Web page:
A man has reportedly been cured of HIV/AIDS. What does this mean for Africa?
Africa HIV/AIDS statistics
HIV/AIDS statistics in Africa are shocking and quite worrying. In 2011, Sub-saharan Africa alone accounted for an estimated 69% of all people living with HIV/AIDS and 70% of all AIDS deaths. Eastern and Southern Africa is home to 50% of the world's population living with AIDS and continues to be at the core of the HIV/AIDS epidemic. UNICEF approximates that the region has about 48% of the world’s new HIV infections among adults, 55% among children, and 48% of AIDS-related deaths. Eswatini, previously known as Swaziland, has the highest HIV prevalence rate in the world (26%), followed by Botswana (23.4%) and Lesotho (23.3%).
South Africa has the largest HIV/AIDS epidemic in the world, and Kenya, Mozambique, and Uganda jointly have the fourth-largest HIV/AIDS epidemic in the world. The reason HIV transmission rates are so high in Africa is due to lack of HIV/AIDS education, especially amongst youths. Poor policy is also to blame, notably in South Africa where Thabo Mbeki's administration took the word of AIDS denier Peter Duesberg and used it to form HIV/AIDS policies instead of following actual established science and that led to South Africa having the AIDS epidemic it has today.
How the man was cured of HIV/AIDS
This man is actually the second man to be cured of HIV/AIDS, with the first one cured 12 years ago. Scientists have long been trying to replicate results from the Berlin patient (first man cured of HIV/AIDS) and, with the London patient (second man cured of HIV/AIDS), they seem to have succeeded. Both the Berlin patient and the London patient were cured after being given bone marrow transplants. However, the transplants were meant to cure cancer in the patients and not HIV.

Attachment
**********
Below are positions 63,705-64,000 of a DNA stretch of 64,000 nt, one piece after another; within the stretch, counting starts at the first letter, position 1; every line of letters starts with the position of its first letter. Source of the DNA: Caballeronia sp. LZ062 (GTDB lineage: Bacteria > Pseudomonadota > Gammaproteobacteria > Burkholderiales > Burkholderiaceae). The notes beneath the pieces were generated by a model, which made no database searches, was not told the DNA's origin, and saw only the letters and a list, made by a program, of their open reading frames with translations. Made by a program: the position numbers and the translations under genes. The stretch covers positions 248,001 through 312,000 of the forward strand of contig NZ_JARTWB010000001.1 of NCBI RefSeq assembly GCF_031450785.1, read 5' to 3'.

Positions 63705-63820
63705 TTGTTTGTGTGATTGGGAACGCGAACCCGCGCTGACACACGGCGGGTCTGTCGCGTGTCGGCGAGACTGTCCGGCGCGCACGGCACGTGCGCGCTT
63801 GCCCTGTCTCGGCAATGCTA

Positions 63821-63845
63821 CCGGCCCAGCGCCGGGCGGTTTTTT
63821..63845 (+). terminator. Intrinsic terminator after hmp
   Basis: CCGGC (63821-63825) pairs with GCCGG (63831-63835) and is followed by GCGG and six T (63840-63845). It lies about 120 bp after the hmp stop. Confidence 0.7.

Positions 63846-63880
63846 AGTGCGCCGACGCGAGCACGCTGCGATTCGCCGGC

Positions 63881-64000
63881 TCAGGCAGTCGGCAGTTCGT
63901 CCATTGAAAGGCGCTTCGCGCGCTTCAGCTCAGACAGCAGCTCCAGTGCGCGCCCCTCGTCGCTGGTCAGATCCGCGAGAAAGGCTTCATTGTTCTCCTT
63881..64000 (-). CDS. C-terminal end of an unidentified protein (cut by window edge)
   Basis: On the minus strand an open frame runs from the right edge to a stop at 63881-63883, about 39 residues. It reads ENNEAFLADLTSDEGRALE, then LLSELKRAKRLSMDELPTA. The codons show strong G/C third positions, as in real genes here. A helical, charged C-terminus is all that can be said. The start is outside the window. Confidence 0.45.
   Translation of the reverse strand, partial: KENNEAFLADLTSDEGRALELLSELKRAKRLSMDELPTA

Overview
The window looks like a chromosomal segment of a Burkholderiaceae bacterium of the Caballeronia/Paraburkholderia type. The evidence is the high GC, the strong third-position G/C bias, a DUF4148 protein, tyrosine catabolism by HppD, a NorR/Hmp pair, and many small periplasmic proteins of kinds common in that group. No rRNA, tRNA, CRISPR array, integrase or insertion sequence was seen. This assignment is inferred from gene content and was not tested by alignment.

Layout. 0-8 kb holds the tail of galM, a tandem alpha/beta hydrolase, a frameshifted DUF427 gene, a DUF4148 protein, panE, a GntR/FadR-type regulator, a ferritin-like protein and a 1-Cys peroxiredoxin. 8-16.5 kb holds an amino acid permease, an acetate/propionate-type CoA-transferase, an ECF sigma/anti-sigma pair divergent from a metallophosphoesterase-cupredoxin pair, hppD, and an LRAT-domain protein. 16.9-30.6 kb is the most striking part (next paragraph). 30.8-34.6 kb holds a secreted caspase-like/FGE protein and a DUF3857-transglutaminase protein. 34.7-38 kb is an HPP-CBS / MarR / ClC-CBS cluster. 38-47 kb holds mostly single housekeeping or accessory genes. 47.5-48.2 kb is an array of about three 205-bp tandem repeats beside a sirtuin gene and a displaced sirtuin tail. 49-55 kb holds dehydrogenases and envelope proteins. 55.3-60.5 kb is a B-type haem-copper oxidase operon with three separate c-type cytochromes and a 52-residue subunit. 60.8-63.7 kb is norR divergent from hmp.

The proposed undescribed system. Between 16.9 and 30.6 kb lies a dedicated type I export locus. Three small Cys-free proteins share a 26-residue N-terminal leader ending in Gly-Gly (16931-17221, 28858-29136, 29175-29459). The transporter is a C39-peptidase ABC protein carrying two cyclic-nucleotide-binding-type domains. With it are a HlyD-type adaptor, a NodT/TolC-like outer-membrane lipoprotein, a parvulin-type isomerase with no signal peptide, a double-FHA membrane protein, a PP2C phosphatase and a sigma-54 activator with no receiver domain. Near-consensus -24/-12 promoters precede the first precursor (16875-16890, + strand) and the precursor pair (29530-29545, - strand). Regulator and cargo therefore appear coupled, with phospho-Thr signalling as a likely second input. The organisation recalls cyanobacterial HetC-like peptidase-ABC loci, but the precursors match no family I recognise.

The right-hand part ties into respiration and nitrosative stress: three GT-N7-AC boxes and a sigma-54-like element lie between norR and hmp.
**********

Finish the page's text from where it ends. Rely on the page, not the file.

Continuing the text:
In the case of the Berlin patient, a Mr Brown who had leukaemia, the transplants were from a donor with a mutation in a protein called CCR5, which rests on the surface of certain immune cells. H.I.V. uses the protein to enter those cells but cannot latch on to the mutated version. He was given harsh immunosuppressive drugs and was even put in an induced coma at one point. The entire experience almost killed him. Scientists have always wondered whether the massive amount of destruction to his immune system is why Mr Brown was cured and no one else. The London patient proves that such extremes are not necessary for a person to be cured.
The London patient had Hodgkin’s lymphoma and received a bone-marrow transplant from a donor with the CCR5 mutation in May 2016. He also received immunosuppressive drugs, as is the norm after a transplant, but the treatment was much less intense, in line with current standards for transplant patients. He stopped taking ARVs in September 2017. He is the second patient after Mr Brown to remain virus-free for more than a year after stopping ARVs. The transplant had destroyed his cancer without harmful side effects and the transplanted immune cells, now resistant to HIV, seem to have fully replaced his vulnerable cells. Scientists are now tracking 38 people with HIV who have received bone marrow transplants.
What the future looks like for HIV/AIDS treatment
This is of interest to Africa especially due to the HIV/AIDS statistics in the continent. While the transplants cured the two men of HIV/AIDS, it is unlikely that bone-marrow transplants will be a feasible treatment option in the near future. This is because the transplants are risky and have harsh side effects. In addition, they are not affordable to most. However, there are powerful drugs available to control HIV infections, and new novel treatments are also being established. Furthermore, pre-exposure prophylaxis (PrEP) drugs are also available. Africa needs to embrace HIV/AIDS education as well as formulate proper, scientifically-accurate HIV/AIDS policies.
Header image credit - VOX